Call me reckless, call me delicate, but when 4 pm comes calling on a week day afternoon, I’m hanging out for a cuppa. And what better way to serve it, then with a plate of contemplation. They’re the best of mates really.
Now coffee and me go waaaaaay back, and I’m just as human as the next and don’t mind the odd glass of vino, but there’s no denying I’m a Tea drinker at heart.
I may have strayed at times; the lure of the coffee buzz feeding an unnecessary addiction, but the romance of tea and it’s traditions, have always kept me grounded.
Before this reads like an advertisement for Dilmah, I need to assure you dear reader that there is a more philosophical point to this conversation.
And that is ironically it…. The worth in sitting down to a moment of contemplation or indeed conversation, over a warm brew of kindness found in a cuppa.
While traditionally enjoyed by the elite, snobbish, there is no denying that today having a cuppa is something shared by the masses, the world over.
And while we gratifyingly sip away, contemplation simply seems to flow forth. A few valued minutes to ruminate on our most immediate thoughts or those that we have reserved for such an occasion.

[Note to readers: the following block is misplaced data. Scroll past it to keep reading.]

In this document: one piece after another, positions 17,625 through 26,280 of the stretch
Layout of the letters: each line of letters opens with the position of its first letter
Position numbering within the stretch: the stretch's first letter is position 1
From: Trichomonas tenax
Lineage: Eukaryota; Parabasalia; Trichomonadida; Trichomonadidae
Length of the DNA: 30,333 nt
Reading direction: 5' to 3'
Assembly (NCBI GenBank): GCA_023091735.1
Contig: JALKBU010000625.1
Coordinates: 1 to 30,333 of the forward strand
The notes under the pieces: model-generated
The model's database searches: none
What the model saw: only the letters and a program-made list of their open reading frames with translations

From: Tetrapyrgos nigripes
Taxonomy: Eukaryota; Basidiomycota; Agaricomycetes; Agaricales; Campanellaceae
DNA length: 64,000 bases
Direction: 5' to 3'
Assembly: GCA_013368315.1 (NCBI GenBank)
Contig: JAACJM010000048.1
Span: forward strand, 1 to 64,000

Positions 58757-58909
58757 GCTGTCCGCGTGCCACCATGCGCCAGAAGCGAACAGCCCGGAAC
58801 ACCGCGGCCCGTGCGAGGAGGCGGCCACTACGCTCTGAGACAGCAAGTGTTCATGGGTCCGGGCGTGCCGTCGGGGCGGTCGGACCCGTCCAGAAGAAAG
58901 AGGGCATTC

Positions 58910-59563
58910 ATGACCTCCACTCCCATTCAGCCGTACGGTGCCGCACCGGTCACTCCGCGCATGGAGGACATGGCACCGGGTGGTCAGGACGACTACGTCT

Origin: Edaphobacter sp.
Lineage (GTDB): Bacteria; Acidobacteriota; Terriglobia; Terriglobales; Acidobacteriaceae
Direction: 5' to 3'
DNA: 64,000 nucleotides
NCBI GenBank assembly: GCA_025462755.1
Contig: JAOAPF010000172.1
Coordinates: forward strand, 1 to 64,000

Be it by ourselves or in the company of others, there is something satisfying about giving in to it.
We wonder about our day, how this person made us feel, why we reacted the way we did, how we can solve this or that dilemma. It’s an informal opportunity if you like to review ourselves and our thought processes.
This somewhat small act can in fact benefit us in more profound ways if, according to pragmatic philosopher John Dewey, we are to consider ‘thought’ as an instrument for problem solving and action.
“We do not learn from experience… we learn from reflecting on experience.” J. Dewey
Humble though it may seem, a cuppa is also quick to beguile us with it’s calming qualities, reassuring us that life can move at a slower pace.
One of my earliest memories as a kid was waking to the comforting sound of the kettle on the boil, followed by the gentle hum of conversation coming from my parents room, as they casually sipped their morning tea.
What a way to start the day!
Likewise, visits to my Grandmas house seemed to involved nothing but tea and chitter chatter and of course, an ample supply of boiled fruit cake. Time certainly moved at a more comfortable pace on these occasions.
Just what was spoken about is of little matter I’m sure. It was more the opportunity to discuss, take stock and perhaps reflect on things.
The permission to stop, rest or revive ourselves, and enjoy a conversation with others is one of life’s simple pleasures, worth far more than we care to quantify.
Now, as an adult I feel time slow, ever so slightly while sipping on my own cuppa and am reassured that this form of modern meditation has many benefits of which I am happy to indulge.
Suddenly this rather unassuming act (a simple pleasure) holds much weight.
Whether it is the cup of tea itself or the time out that it allows, contemplation and or conversation ensue and this is a mateship I’m all for.